32. 32. Supervised/Unsupervised Self-supervised Learning Self-supervision → E.g. BERT and other LM
  33. 33. Everything is an ensembleLesson 6
  34. 34. Ensembles Netflix Prize was won by an ensemble Most practical applications of ML run an ensemble → Initially Bellkor was using GDBTs → BigChaos introduced ANN-based ensemble → Why wouldn’t you? → At least as good as the best of your methods → Can add completely different approaches (e.g. CF and content-based) → You can use many different models at the ensemble layer: LR, GDBTs, RFs, ANNs...
  35. 35. Ensembles & Feature Engineering Ensembles are the way to turn any model into a feature! E.g. Don’t know if the way to go is to use Factorization Machines, Tensor Factorization, or RNNs? → Treat each model as a “feature” → Feed them into an ensemble Sigmoid Rectified Linear Units Output Units Hidden Layers Dense Embeddings Sparse Features Wide Models Deep Models Wide & Deep Models
  36. 36. There are biases in your data Lesson 7
  37. 37. Defining training/testing data Training a simple binary classifier for good/bad answer → Defining positive and negative labels -> Non-trivial task → Is this a positive or a negative? → funny uninformative answer with many upvotes → short uninformative answer by a well-known expert in the field → very long informative answer that nobody reads/upvotes → informative answer with grammar/spelling mistakes → ...
  38. 38. The curse of presentation bias Better options → Correcting for the probability a user will click on a position -> Attention models → Explore/exploit approaches such as MAB Simply treating things you show as negatives is not likely to work User can only click on what you decide to show → But, what you decide to show is the result of what your model predicted is good More likely to see Less likely
  39. 39. Bias & Fairness
  40. 40. Think about your models “in the wild” Lesson 8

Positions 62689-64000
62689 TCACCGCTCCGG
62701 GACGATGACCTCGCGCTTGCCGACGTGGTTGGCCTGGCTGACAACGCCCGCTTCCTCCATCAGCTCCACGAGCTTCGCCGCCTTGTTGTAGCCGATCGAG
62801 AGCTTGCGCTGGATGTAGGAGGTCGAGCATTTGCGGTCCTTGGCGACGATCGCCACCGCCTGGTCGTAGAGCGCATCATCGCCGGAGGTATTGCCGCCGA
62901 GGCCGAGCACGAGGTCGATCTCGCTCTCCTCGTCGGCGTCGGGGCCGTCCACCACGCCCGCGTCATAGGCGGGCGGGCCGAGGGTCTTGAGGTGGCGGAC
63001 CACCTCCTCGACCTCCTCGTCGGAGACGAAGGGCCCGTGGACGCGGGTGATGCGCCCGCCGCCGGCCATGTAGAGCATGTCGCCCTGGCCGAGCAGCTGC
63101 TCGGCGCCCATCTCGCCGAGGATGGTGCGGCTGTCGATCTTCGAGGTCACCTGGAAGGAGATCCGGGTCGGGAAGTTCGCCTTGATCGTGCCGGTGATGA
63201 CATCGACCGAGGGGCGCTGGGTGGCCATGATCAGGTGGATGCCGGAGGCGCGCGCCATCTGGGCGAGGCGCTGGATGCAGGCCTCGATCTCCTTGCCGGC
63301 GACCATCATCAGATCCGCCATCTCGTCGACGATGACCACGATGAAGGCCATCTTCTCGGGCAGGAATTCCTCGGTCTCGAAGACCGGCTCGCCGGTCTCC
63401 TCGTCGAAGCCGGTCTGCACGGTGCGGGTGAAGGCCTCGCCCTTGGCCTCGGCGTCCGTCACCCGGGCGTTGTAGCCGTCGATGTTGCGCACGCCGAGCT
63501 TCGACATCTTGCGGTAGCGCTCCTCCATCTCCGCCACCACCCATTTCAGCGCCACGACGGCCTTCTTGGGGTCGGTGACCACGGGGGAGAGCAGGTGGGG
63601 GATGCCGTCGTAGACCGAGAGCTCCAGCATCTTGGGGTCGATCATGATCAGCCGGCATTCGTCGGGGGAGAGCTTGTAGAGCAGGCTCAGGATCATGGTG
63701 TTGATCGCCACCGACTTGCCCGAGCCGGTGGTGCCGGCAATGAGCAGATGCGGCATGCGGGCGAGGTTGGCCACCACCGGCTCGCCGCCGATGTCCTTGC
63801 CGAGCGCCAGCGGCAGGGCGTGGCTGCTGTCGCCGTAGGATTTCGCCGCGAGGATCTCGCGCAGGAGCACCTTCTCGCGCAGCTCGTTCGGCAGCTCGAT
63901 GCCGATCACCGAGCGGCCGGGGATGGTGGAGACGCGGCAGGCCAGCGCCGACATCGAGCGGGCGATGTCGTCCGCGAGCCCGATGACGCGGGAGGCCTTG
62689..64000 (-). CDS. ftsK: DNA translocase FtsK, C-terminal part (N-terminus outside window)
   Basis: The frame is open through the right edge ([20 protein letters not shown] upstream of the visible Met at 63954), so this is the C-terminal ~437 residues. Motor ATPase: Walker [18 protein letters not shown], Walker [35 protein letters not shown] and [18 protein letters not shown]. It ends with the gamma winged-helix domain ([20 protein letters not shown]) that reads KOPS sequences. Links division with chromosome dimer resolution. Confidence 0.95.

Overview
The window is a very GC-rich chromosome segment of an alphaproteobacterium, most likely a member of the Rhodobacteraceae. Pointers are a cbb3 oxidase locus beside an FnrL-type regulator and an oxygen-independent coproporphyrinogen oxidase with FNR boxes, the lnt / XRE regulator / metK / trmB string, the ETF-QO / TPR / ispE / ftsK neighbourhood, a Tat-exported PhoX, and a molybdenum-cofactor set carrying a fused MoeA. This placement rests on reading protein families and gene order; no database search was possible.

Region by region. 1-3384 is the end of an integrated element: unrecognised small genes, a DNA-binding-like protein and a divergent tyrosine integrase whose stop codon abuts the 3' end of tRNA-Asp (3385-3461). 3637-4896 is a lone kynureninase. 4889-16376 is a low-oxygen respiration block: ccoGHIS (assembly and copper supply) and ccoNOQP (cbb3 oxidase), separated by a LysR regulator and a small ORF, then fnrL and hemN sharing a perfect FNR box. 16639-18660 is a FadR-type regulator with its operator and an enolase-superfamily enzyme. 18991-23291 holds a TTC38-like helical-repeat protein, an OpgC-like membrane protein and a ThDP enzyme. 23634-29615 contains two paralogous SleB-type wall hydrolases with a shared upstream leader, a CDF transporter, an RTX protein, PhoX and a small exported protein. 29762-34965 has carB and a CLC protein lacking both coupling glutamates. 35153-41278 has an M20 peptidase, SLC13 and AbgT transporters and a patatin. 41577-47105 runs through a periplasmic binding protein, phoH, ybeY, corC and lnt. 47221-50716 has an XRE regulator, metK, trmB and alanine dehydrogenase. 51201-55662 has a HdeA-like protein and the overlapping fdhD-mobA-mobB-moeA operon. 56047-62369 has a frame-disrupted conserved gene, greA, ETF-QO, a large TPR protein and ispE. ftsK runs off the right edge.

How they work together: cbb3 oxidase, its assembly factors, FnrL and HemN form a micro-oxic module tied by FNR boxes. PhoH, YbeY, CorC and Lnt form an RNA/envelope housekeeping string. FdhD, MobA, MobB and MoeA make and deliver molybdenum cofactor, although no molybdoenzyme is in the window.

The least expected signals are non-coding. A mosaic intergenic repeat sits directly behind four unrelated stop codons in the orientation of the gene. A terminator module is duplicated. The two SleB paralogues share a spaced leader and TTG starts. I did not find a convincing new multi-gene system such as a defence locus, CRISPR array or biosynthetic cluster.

41. 41. AI in the wild: Desired properties ● Easily extensible ○ Incrementally/iteratively learn from “human-in-the-loop” or from additional data ● Knows what it does not know ○ Models uncertainty in prediction ○ Enables fall-back to manual
  42. 42. Assisted diagnosis in the wild 1. Extensibility a. Diagnosis as a ML task i. Expert systems as a prior b. Modeling less prevalent diseases i. Low-shot learning 2. Knowing what you don’t know b. Measures of uncertainty in prediction c. Allows fall-back to “physician-in-the-loop”
  43. 43. Data and Models are great. You know what’s even better? The right evaluation approach! Lesson 9
  44. 44. Offline/Online testing process Offline Experimentation Online Experimentation Initial Hypothesis Design AB Test Choose Control Deploy Prototype Observe Behavior Analyze Results Significant Improvements? Choose Model Train Model Test Offline Hypothesis Validated? Try different Model? Reformulated Hypothesis Deploy Feature NO YES NO YES NO YES
  45. 45. Executing A/B tests Overall Evaluation Criteria (OEC) = e.g. member retention at Netflix → Use long-term metrics whenever possible → Short-term metrics can be informative and allow faster decisions ⁻ But, not always aligned with OEC Measure differences in metrics across statistically identical populations that each experience a different algorithm. Decisions on the product always data-driven